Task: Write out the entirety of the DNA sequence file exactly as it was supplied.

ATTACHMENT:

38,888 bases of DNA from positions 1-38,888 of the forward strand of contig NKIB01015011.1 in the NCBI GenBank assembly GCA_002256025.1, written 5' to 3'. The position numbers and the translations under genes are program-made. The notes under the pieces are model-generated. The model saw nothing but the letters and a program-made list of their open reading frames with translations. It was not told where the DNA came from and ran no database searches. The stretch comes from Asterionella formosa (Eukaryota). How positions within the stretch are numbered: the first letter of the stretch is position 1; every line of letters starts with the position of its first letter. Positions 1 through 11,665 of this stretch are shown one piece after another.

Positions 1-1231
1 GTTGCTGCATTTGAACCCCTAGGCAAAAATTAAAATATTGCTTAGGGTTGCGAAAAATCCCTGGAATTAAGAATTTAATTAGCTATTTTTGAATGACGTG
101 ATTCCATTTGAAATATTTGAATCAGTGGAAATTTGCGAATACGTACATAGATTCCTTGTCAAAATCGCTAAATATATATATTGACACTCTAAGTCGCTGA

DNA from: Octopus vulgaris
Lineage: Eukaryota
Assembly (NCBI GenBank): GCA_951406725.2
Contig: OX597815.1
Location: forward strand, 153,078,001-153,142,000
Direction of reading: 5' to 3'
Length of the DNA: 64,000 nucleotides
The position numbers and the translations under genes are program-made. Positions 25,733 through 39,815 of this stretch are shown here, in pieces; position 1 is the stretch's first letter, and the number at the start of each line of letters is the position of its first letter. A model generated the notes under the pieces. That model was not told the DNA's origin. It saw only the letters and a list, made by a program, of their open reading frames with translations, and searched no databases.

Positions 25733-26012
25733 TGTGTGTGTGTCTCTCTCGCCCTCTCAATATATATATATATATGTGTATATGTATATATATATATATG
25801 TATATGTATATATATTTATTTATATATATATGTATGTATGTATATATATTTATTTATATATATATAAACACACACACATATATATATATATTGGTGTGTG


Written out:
38,888 bases of DNA from positions 1-38,888 of the forward strand of contig NKIB01015011.1 in the NCBI GenBank assembly GCA_002256025.1, written 5' to 3'. The position numbers and the translations under genes are program-made. The notes under the pieces are model-generated. The model saw nothing but the letters and a program-made list of their open reading frames with translations. It was not told where the DNA came from and ran no database searches. The stretch comes from Asterionella formosa (Eukaryota). How positions within the stretch are numbered: the first letter of the stretch is position 1; every line of letters starts with the position of its first letter. Positions 1 through 11,665 of this stretch are shown one piece after another.

Positions 1-1231
1 GTTGCTGCATTTGAACCCCTAGGCAAAAATTAAAATATTGCTTAGGGTTGCGAAAAATCCCTGGAATTAAGAATTTAATTAGCTATTTTTGAATGACGTG
101 ATTCCATTTGAAATATTTGAATCAGTGGAAATTTGCGAATACGTACATAGATTCCTTGTCAAAATCGCTAAATATATATATTGACACTCTAAGTCGCTGA

DNA from: Octopus vulgaris
Lineage: Eukaryota
Assembly (NCBI GenBank): GCA_951406725.2
Contig: OX597815.1
Location: forward strand, 153,078,001-153,142,000
Direction of reading: 5' to 3'
Length of the DNA: 64,000 nucleotides
The position numbers and the translations under genes are program-made. Positions 25,733 through 39,815 of this stretch are shown here, in pieces; position 1 is the stretch's first letter, and the number at the start of each line of letters is the position of its first letter. A model generated the notes under the pieces. That model was not told the DNA's origin. It saw only the letters and a list, made by a program, of their open reading frames with translations, and searched no databases.

Positions 25733-26012
25733 TGTGTGTGTGTCTCTCTCGCCCTCTCAATATATATATATATATGTGTATATGTATATATATATATATG
25801 TATATGTATATATATTTATTTATATATATATGTATGTATGTATATATATTTATTTATATATATATAAACACACACACATATATATATATATTGGTGTGTG